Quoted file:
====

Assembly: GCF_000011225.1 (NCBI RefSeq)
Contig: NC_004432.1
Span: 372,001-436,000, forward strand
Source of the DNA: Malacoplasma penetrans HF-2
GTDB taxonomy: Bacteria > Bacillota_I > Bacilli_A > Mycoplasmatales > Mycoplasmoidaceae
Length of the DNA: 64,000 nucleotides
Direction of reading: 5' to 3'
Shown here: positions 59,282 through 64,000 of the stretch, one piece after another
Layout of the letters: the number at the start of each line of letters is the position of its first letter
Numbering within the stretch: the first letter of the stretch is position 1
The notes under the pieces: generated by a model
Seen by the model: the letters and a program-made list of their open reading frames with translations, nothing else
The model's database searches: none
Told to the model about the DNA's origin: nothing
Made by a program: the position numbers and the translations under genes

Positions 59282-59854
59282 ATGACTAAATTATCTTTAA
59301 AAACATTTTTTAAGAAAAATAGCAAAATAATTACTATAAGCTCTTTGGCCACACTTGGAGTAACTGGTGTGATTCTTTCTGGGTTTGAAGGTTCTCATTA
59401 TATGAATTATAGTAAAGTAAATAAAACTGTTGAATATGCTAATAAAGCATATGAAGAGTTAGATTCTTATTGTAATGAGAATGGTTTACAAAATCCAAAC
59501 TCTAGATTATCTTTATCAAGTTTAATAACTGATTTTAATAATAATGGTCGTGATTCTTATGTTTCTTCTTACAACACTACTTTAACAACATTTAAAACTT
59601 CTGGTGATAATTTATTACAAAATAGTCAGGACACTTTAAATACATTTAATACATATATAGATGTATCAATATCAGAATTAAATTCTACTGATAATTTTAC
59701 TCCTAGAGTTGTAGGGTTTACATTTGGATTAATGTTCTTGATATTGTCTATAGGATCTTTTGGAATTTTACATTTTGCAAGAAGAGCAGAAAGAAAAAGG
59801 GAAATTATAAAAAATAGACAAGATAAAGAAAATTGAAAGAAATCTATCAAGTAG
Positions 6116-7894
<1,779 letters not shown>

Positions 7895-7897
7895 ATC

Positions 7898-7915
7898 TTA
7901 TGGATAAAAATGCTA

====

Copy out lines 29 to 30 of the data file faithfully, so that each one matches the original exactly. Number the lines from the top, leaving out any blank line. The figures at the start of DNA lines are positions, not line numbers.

7898 TTA
7901 TGGATAAAAATGCTA